Index, by Dennis Dutton, was favourably reviewed in the Times Literary Supplement, the Guardian, the NY Times and the Washington Post. I put a hold on it while the Greater Victoria library system had it on order.
As the reviews promised, the book has anecdotes about British writers, including the historian MacAulay, the 18th century novelist Samuel Richardson, the mathematician/logician/novelist Charles Dodgson (Lewis Carroll) and the 20th century novelist Virginia Woolf. It has stories about unsuccessful efforts to index works of fiction in English, fictional indices in fiction and the uses of hostile indices as polemical attacks on adversaries in the 17th and 18th centuries. It is, as the reviewers said, literate and witty. It is short, informative and funny in places.
The book tells stories about the history of books and the efforts of classical, medieval and Renaissance scholars to create indices of religious, scientific and philosophical works. The book touches on
- the innovations in the technologies of making records of information – papyrus, scrolls, the codex (bound book), paper, the printing press, the invention of page numbering, and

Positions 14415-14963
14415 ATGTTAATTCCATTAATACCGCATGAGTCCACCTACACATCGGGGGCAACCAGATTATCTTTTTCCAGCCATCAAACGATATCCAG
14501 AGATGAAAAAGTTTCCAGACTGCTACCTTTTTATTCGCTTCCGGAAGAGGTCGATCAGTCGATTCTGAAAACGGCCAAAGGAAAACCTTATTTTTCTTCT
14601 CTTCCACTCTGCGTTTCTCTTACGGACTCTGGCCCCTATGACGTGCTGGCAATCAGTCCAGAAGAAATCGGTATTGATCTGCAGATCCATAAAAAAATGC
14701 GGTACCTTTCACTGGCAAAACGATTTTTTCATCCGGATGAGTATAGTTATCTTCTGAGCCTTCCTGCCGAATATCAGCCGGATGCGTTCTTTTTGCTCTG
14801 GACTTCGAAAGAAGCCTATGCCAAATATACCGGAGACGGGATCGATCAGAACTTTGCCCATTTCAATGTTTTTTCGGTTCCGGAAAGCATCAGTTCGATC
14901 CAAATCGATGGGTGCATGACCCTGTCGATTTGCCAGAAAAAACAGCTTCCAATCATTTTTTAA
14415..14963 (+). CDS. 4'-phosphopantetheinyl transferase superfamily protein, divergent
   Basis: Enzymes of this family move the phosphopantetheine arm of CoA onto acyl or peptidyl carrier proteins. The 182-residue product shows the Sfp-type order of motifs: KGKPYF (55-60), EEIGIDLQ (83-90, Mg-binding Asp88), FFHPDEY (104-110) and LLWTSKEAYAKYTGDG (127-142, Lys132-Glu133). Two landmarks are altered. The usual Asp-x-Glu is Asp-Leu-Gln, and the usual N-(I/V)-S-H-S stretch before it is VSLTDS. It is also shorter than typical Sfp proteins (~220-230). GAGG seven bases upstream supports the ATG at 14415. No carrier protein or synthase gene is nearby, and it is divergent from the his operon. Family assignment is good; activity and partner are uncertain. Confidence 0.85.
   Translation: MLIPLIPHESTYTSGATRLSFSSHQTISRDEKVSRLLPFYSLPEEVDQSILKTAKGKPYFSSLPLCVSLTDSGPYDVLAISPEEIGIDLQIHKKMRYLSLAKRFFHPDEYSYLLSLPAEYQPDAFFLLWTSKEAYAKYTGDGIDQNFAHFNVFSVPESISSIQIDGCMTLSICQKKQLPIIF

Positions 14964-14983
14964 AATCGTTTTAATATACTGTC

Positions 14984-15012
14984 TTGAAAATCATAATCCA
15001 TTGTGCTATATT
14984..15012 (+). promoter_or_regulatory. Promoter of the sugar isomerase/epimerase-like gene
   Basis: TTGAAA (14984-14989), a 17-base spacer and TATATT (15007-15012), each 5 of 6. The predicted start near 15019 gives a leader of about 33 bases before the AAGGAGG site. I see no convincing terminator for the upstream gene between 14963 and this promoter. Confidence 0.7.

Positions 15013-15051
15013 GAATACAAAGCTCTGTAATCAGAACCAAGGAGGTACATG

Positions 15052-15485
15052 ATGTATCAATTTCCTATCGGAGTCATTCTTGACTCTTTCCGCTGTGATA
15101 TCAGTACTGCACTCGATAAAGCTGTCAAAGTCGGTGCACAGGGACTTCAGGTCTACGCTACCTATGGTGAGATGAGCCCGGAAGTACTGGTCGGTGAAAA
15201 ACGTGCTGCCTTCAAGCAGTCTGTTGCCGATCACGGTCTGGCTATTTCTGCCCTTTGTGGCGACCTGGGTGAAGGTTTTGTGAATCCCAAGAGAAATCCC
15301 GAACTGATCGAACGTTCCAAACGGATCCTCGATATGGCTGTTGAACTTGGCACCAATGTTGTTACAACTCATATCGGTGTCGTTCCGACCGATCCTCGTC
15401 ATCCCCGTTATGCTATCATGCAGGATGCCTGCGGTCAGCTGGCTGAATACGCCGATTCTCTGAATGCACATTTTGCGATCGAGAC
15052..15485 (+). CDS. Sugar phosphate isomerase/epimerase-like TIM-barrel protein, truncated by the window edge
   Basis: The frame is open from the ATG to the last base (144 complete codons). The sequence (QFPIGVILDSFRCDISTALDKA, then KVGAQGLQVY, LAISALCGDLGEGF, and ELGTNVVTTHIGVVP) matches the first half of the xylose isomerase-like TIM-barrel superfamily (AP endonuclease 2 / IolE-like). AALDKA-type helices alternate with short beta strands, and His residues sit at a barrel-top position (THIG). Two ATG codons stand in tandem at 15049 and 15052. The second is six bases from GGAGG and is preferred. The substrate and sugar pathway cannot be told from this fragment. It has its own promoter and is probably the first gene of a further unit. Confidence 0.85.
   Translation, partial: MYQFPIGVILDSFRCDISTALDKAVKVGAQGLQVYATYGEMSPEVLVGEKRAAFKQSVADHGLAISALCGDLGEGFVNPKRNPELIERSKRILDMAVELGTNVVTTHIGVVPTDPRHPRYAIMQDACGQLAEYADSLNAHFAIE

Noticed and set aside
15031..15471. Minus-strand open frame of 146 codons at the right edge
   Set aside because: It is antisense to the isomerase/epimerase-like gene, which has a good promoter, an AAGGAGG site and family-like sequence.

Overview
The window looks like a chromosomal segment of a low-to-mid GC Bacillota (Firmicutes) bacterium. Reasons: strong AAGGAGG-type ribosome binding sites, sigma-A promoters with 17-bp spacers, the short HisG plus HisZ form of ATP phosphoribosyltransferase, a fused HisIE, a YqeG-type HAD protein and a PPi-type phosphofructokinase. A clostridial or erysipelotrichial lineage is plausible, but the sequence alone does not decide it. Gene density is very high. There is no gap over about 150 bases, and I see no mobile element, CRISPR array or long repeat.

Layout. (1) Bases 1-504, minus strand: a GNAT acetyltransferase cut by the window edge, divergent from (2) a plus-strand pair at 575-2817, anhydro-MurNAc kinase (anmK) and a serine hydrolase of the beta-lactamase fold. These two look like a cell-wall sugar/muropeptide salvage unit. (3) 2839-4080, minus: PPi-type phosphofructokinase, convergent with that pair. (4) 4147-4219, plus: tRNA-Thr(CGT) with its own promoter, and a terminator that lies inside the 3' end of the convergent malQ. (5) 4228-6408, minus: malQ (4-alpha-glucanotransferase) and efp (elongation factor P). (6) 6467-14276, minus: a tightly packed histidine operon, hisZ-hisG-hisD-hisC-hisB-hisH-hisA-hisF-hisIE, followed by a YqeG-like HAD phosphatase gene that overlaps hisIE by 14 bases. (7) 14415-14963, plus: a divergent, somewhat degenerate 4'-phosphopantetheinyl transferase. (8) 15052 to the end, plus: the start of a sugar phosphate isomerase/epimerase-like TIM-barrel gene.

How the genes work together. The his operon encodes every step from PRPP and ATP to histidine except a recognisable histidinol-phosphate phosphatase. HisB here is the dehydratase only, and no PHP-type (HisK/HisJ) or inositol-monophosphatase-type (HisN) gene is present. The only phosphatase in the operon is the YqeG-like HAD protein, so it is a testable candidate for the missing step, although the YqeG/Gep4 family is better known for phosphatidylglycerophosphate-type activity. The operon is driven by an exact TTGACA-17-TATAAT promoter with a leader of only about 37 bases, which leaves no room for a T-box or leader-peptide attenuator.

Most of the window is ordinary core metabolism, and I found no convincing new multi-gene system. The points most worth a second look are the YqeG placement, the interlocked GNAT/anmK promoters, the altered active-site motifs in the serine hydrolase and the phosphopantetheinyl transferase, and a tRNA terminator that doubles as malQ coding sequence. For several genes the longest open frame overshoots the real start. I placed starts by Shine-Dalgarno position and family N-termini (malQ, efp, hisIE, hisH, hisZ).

- the tools used to structure records – the table of contents, the concordance and the subject index.
The book explains the labour necessary to create works like Index of Periodical Literature started by William Frederick Poole in the 19th century, and efforts of Josephine Miles, in the 1950s, to convert the notes of the deceased scholar Guy Montgomery to punchcards to create a database to complete and publish Montgomery’s Concordance of the works of the 18th century poet John Dryden. The book touches on creation in the 1980s and 1990s of the personal computer software used by modern index professionals to create indices for and in (inline) modern works, such as MACREX, CINDEX and SKY Index, and explains the development of tags and markup to generate indexes in flowing text in ebooks. The discussion of tags leads to a discussion of the use of hash (#)tags in Twitter, which leads to the evocative hashtag created by publicists for the release of a 2012 album by the singer Susan Boyle [#susananalbumparty].
The book lacks a bibliography, but has enough endnotes to credit sources of information.